No hoax: Pass Employee Free Choice Act to revive economy
Americans are paying big time now for decades of buying into a hoax.
And it wasn’t sub-prime mortgages.
It was the conservative contention that government is evil and inept. Swallowing that absurd assertion resulted in relaxation and elimination of supposedly onerous and unnecessary government regulations – from the ones that prevented banks from growing too big to fail to those that protected union organizers from illegal corporate obstruction tactics.
Unfettered, Wall Street speculators went on a rampage of reckless wagering that ultimately knocked the wind out of the world economy’s bubble. With unrestrained corporate threats and interference, union membership declined to 12 percent, although 58 percent of non-managment workers surveyed said they’d like to join a union.
Now, that reviled institution – government – is the only one big and strong enough to rescue the economy that perpetration of the hoax devastated. How ironic. The government must also restore the ability of the American people to organize unions at their workplaces, if they so choose, by passing the Employee Free Choice Act.
President Barack Obama has said he wants to make government cool again. He stood on the steps of the Old State Capitol in Springfield, Ill. on the bicentennial of Abraham Lincoln’s birth and talked about why the 16th President supported the union and why concerted action is so effective. Speaking of the hoax, he said, “Such knee-jerk disdain for government – this constant rejection of any common endeavor – cannot rebuild our levees or our roads or our bridges.”
Common endeavor is the power of unions, whether they be unions of states or labor unions. That is why corporations across America so fear the Employee Free Choice Act. It would ease forming a labor union. It would allow workers – rather than CEOs – to decide whether to create a labor union by collecting signatures from a majority of workers or by a secret ballot election.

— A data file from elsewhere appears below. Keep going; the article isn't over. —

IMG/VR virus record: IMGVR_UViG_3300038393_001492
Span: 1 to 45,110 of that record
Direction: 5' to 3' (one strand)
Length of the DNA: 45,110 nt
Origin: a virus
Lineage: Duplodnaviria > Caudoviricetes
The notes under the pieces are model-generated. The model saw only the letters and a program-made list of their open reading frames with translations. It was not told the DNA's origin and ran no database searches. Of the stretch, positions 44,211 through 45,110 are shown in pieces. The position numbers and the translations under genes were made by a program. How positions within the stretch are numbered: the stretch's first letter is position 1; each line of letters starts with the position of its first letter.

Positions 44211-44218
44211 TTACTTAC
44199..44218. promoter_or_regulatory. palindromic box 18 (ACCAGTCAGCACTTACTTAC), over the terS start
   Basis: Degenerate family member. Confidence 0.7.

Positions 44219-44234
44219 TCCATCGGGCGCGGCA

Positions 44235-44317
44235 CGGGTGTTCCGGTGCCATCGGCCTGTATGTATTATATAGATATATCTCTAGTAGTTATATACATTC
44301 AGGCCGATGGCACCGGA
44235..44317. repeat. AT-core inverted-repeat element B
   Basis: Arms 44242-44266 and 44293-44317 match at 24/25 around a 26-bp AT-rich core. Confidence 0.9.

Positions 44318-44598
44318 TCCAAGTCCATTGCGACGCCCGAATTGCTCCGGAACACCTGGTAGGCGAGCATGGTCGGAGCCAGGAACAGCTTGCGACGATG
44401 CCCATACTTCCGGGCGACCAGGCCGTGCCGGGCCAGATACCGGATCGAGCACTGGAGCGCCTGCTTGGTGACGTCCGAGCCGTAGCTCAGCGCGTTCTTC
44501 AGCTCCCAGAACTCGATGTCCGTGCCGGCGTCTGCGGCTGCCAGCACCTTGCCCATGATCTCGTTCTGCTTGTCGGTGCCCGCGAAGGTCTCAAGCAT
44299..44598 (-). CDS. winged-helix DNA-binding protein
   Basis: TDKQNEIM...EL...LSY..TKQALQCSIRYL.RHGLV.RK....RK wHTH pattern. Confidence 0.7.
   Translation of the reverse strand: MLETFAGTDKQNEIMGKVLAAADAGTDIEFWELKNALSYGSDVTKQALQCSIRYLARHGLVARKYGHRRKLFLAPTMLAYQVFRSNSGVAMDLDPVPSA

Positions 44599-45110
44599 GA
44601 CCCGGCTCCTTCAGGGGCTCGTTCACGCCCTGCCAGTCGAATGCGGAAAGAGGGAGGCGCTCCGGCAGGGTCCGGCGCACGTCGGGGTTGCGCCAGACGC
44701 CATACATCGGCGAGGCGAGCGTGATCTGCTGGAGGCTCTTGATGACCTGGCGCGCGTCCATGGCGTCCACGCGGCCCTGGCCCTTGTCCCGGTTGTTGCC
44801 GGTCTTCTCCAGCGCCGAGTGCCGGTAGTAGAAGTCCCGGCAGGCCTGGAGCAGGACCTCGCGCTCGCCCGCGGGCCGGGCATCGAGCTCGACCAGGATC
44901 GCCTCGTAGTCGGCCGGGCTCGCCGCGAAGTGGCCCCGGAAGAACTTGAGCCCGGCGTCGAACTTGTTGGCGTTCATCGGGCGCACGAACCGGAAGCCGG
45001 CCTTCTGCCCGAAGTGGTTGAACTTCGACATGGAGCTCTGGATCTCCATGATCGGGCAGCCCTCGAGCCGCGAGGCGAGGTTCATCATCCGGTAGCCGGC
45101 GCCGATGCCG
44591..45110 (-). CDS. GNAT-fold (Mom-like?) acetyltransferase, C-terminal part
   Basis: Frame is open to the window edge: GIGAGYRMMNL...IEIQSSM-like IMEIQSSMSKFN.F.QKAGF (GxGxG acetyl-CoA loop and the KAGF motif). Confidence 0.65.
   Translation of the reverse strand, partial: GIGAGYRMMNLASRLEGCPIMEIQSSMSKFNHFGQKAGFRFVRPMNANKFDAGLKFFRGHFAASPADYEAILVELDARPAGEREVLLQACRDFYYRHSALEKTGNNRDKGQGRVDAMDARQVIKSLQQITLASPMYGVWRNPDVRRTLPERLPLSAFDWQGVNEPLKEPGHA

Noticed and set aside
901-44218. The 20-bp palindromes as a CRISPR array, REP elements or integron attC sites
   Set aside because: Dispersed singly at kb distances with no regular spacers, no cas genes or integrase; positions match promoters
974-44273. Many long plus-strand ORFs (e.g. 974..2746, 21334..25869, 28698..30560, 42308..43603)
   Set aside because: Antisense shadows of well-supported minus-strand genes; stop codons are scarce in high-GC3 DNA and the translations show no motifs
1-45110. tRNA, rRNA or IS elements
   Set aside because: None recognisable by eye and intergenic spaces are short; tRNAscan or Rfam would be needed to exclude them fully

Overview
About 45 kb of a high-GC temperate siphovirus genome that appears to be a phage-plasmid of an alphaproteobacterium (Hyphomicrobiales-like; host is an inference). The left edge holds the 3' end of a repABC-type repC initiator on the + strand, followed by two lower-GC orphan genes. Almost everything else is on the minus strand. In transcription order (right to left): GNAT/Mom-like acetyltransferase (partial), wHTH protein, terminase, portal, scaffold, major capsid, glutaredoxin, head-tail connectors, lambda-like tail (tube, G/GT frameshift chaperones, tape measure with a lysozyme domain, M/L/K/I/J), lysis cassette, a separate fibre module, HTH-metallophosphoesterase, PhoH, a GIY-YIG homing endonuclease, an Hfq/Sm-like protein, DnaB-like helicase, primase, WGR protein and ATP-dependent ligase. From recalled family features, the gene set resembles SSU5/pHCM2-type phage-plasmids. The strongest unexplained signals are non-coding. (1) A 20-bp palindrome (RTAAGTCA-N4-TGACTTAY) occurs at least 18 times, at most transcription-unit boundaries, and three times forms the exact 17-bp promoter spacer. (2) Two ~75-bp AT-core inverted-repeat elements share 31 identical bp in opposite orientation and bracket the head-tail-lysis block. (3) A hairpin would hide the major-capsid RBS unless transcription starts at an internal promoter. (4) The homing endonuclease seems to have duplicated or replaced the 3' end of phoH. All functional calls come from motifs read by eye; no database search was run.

Big business is attempting to perpetrate a second hoax on America – that the Employee Free Choice Act is no good. They’ve been flying a bunch of anti-union lobbyists to Washington to pressure politicians to vote against it. Sounds a lot like CEOs jetting to D.C. in private planes for bailout money.
The bailout money will, of course, come from the pockets of working Americans who those very CEOs don’t want to unionize. And after decades when the policies of the government-is-evil-hoax meant wealth accrued to the very richest, it turns out that the economy would have been better served if wealth had been more evenly distributed.
More workers with more money to spend means more cars and houses and All-Clad pots and pans bought. Those purchases keep other workers employed, who spend more money.
When those workers are unionized, studies reveal two important statistics. One is that they earn 30 percent more than non-union workers. The other is that they are 59 percent more likely to be covered by employer-provided health insurance. So, in the end, unionization is good for the economy.